Some stereotypes are hard to shake off. The popular view of matches between England and Ireland has long been based on the idea that the Irish need no encouragement to stick it to their opponents, for reasons rooted in the history of relations between the two countries. I had my own taste of this fixture’s unique flavour when I played for Ireland in the early 1990s. Even now, my good friend and fellow Australian Les Kiss tells me that the Irish boys grow extra arms and legs when this contest comes around – and he should know, being their defence coach.
I’m not denying that there’s still an edge to these games: as I’ve pointed out in these pages more than once, England’s imperial past ensures they will never be short of enemies on the sports field. But at the same time, I think Saturday’s game at Twickenham – an absolute cracker in the making – has a different feel to it, a different dynamic. Why? Because there is more to this Irish team than a burning desire to put one over the big country across the water. In European rugby terms, they are a pretty big country themselves.
Back in the days when I played Five Nations matches against England, there was definitely an inferiority complex at work. We’d look at Rob Andrew strutting around, Brian Moore growling away like a pitbull terrier, Wade Dooley glowering at us from a great height … and on seeing this, virtually all the players would work themselves into a complete frenzy. And then, early in the second half, we’d run out of puff. It was around that time that the top southern hemisphere nations started getting really serious about physical conditioning, and England were quick on the uptake. It wasn’t the case in Ireland, if I’m being honest.
But that was then. In recent years, Irish rugby has got its act together: they have won a Grand Slam, been seriously competitive against the very best sides in the world and enjoyed regular success at Heineken Cup level. All that momentum counts for something, which is why I believe they start today’s game as favourites.
Here are a few points in support of that assertion. To begin with, Ireland are vastly more experienced than England, who, it should be remembered, have next to no caps in their threequarter line. It’s also worth mentioning at this juncture that with their big-name players performing well, not least Jonny Sexton at outside-half, they have just about the best back division in the northern hemisphere – a back division developing still further under Joe Schmidt, who has made quite an impact as head coach.
In addition, they will be helped by Dan Cole’s absence from the England front row, and by the fact that their own improvement up front means they are now extremely capable at scrum, line-out and maul – all areas that are considered to be English strengths. I’m also pretty sure that they have the mental application to rise above recent defeats in this fixture: a heavy one at Twickenham in 2012 and a bitterly disappointing one in Dublin this time last year. When I spoke to Tomas O’Leary, our scrum-half at London Irish, about this a couple of days ago, he said that so many of the Ireland players had won big games over here at Heineken Cup level over the last couple of seasons that there was not even the trace of a fear factor.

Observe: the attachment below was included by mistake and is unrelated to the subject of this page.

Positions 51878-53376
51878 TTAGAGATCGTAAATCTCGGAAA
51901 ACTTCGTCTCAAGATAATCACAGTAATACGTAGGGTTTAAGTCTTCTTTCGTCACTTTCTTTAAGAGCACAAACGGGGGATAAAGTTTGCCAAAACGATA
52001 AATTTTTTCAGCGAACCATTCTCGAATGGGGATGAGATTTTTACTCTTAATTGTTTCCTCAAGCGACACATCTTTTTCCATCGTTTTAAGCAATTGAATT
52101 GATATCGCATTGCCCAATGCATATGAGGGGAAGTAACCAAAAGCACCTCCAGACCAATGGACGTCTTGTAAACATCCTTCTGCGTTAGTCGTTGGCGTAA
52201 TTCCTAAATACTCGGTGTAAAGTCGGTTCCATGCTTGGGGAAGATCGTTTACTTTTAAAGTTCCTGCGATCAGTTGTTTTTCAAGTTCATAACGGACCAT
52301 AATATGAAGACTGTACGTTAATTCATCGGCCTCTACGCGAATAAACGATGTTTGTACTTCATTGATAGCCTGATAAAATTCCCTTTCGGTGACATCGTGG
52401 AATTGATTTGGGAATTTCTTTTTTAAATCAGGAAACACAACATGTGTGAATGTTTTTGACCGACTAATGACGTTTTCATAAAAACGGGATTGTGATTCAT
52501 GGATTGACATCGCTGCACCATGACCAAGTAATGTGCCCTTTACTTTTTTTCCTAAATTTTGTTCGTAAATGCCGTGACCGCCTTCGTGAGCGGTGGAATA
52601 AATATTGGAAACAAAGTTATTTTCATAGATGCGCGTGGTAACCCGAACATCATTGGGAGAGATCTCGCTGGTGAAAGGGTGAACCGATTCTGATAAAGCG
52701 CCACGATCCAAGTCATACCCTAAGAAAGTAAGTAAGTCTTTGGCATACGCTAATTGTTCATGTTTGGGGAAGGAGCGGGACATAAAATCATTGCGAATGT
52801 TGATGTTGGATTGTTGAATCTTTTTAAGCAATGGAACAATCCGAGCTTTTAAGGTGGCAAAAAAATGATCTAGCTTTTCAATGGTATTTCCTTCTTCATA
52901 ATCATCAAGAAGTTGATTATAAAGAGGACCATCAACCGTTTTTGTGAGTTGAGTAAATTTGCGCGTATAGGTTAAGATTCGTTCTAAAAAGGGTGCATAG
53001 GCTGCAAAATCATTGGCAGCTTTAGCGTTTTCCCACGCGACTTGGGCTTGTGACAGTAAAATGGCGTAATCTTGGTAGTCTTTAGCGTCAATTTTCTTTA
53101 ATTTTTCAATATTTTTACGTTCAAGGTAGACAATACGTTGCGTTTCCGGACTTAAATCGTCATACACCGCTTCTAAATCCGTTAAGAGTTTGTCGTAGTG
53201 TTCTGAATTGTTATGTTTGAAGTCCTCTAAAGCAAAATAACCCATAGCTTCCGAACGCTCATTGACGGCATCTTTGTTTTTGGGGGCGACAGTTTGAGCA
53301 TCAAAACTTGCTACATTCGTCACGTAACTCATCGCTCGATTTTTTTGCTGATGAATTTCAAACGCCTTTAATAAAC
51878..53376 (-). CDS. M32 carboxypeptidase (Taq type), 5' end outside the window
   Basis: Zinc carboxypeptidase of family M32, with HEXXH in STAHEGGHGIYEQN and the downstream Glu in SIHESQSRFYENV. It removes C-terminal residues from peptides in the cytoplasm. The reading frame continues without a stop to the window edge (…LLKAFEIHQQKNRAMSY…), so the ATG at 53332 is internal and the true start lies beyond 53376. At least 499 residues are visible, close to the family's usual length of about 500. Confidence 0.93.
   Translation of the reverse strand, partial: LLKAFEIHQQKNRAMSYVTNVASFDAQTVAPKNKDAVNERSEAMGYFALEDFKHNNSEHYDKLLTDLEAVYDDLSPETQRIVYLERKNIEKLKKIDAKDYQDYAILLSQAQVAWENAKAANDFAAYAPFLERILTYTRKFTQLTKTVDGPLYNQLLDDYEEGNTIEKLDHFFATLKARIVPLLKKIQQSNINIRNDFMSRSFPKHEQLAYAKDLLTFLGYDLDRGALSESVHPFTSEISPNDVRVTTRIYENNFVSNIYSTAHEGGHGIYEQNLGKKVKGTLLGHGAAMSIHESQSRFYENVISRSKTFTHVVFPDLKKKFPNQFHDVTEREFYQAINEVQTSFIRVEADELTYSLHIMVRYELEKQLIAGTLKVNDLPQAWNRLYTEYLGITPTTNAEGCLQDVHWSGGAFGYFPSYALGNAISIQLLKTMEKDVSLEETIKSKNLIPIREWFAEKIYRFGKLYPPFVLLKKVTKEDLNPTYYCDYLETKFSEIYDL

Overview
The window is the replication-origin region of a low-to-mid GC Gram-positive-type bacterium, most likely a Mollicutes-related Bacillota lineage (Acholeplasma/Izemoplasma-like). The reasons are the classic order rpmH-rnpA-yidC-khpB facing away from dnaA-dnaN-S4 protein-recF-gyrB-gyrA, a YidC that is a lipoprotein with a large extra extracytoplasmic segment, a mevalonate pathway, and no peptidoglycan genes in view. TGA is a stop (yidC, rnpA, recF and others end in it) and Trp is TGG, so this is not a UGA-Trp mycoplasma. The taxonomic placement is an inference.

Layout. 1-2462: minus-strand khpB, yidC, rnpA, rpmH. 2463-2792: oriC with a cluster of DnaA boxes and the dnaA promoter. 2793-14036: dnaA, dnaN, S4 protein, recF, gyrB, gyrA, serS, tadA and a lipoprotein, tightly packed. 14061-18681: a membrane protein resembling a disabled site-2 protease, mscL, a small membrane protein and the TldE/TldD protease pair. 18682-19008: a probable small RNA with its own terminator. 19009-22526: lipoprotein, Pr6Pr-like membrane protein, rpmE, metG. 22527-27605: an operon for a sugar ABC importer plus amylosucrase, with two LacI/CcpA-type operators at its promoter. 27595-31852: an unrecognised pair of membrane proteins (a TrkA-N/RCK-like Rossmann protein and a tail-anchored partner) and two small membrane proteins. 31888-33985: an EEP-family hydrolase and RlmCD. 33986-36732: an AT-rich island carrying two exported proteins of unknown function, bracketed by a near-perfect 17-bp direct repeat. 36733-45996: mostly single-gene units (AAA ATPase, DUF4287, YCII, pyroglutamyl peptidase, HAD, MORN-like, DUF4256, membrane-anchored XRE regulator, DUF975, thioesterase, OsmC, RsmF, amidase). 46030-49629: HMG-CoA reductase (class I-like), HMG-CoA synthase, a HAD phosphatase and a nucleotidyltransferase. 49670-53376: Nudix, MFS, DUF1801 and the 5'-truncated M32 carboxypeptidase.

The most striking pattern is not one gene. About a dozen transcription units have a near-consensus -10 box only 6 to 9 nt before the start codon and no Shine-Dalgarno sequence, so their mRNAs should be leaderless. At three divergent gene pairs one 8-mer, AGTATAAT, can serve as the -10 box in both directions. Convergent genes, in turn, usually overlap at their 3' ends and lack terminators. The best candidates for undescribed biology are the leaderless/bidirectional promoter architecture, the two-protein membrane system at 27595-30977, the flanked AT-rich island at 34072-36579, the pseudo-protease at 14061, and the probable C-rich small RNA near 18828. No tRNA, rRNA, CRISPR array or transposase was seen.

It seems to me that the Irish are approaching this as the key game in their Six Nations campaign – that they think another Grand Slam will be within touching distance if they can get themselves a result today. There is also the Brian O’Driscoll ingredient to throw into the mix, although I’m not sure it will play as big a part in the Irish mindset as many imagine. Yes, he’s retiring at the end of the season; yes, this is his last show at Twickenham. But there are a lot of big figures in that changing room and he’s just one of them. I don’t believe for a second that they will make the mistake of putting him at the centre of everything.
From what I hear, Schmidt is right on top of the “O’Driscoll cult” stuff and handling it with considerable intelligence. Which is no more than I’d expect from a New Zealander with a background in teaching. He talks sense, he’s straight to the point, he’s well organised and he’s a good manager of people. Stuart Lancaster comes from similar stock and has similar gifts. Is Schmidt the visionary guru some people make him out to be? I guess we’ll see soon enough. At this stage, it’s enough to say that he’s made an extremely positive start with a gifted bunch of players.
Talking of which, I’m pleased to see George Ford involved in the England squad at last. As I said before the Calcutta Cup match a fortnight ago, the risk of playing a Test without a specialist outside-half on the bench is not one I would contemplate taking. What is more, there are things England need to discover about Ford with a World Cup looming on the horizon, things they cannot hope to find out if he spends all his time on the training field.
Brian Smith is the director of rugby at London Irish and a former England attack coach